To examine the effect of overexpression of Eps15 on productive infection, transfected cells were allowed to be infected during 24 h before proceeding to cell fixation and staining. Expression of the dominant negative mutant did not significantly affect infection with DENV-2 as indicated by the similar signals for merge images in dominant and control transfected cells (Fig. 3E). The data for the 24 h infection were quantified by scoring cells positive for viral antigen in 250 cells with comparable levels of transgene expression. The DENV-2-positive cells represented 92.9% and 92.7% of transgene-expressing cells in GFP-EH29 and GFP-DIIIΔ2 transfected cells respectively (Fig. 3F). When the same experimental procedure was performed after DENV-1 infection, the ability of Vero cells to be productively infected with this serotype was blocked when clathrin dependent endocytosis was interrupted by the dominant negative mutant transfection, reducing the percentage of DENV-1-positive cells from 75.1% of GFP-DIIIΔ2 transfected cells to 16.6% of GFP-EH29 transfected cells (Fig. 3E and F). In conclusion, all these data confirm that DENV-2 is capable of entering and causing a productive infection in Vero cells lacking a functional clathrin-mediated endocytosis whereas the infection of Vero cells with DENV-1 requires this endocytic pathway.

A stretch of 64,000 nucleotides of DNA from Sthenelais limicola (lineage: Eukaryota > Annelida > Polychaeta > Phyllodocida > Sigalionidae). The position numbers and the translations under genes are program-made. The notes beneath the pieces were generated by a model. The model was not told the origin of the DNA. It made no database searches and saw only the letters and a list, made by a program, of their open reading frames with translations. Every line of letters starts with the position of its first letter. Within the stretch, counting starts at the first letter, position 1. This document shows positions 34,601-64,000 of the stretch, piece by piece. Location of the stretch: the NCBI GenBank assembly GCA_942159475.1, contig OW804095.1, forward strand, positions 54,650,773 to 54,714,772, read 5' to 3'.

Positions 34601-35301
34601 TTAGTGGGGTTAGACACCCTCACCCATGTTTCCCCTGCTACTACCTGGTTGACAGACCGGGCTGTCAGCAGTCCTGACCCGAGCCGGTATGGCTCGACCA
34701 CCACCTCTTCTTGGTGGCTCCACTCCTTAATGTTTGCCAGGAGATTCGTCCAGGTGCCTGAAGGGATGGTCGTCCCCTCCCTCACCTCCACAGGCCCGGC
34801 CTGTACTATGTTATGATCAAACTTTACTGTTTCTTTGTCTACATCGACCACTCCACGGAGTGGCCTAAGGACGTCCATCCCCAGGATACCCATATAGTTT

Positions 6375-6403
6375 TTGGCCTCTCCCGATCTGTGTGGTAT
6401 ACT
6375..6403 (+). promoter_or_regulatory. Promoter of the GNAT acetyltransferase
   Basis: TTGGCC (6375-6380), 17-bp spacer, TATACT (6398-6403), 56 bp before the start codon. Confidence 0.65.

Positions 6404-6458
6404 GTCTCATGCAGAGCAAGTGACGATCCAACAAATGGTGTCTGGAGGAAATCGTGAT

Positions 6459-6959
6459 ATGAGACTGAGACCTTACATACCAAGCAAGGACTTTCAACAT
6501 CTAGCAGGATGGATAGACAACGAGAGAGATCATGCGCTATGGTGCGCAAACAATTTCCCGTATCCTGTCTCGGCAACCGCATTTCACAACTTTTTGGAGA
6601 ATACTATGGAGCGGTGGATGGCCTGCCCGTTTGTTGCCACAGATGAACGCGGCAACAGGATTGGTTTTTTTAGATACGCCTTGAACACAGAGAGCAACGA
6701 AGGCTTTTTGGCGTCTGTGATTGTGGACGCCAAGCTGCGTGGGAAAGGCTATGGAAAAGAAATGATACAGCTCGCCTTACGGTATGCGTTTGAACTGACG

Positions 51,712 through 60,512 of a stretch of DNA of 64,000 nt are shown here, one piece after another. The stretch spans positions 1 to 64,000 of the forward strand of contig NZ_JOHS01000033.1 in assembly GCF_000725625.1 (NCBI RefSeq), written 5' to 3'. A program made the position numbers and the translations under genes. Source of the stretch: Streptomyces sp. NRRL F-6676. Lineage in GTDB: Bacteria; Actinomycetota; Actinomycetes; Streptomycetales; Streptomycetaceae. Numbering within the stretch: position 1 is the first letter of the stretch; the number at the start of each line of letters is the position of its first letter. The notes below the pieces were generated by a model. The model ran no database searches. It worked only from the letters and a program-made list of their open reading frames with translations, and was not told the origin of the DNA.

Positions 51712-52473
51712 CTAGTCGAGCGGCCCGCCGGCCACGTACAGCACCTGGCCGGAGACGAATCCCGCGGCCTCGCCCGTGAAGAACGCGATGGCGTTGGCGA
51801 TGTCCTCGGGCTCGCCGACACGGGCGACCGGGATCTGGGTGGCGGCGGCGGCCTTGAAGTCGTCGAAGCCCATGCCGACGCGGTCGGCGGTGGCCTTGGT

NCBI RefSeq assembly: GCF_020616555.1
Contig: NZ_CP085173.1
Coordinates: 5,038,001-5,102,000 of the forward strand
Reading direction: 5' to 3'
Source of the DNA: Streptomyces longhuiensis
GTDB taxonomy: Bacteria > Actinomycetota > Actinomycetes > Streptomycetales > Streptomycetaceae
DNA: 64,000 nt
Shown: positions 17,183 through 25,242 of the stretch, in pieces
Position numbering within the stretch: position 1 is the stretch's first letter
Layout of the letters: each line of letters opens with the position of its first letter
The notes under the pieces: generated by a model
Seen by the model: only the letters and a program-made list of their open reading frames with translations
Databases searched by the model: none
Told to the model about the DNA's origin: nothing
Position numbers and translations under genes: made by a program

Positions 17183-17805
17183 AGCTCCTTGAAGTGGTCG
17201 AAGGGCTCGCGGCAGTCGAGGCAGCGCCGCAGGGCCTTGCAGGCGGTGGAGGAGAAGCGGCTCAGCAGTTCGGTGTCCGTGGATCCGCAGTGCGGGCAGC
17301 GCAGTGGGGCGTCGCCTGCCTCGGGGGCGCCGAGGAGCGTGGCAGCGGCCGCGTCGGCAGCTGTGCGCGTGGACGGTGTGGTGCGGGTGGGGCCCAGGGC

DENV-1 and DENV-2 entry into Vero cells is independent of lipid rafts/caveolae but dependent on dynamin

To better characterize the clathrin-independent endocytic route used by DENV-2 to enter Vero cells, our next approach was to analyse if any step during the entry process required the integrity of lipid rafts and/or caveolae. Lipid rafts are cholesterol- and sphingolipid-rich membrane microdomains used by certain viruses and toxins to enter into the cell (Nichols and Lippincott-Schwartz, 2001; Kirkham and Parton, 2005). Caveolae are vesicles arising from specialized lipid rafts and associated to the protein caveolin (Pelkmans, 2005). The raft/caveolae-dependent pathways are highly sensitive to cholesterol-depleting agents that disrupt the lipid bilayer structure whereas clathrin-dependent endocytosis is only affected at high doses (Anderson et al., 1996; Damm et al., 2005).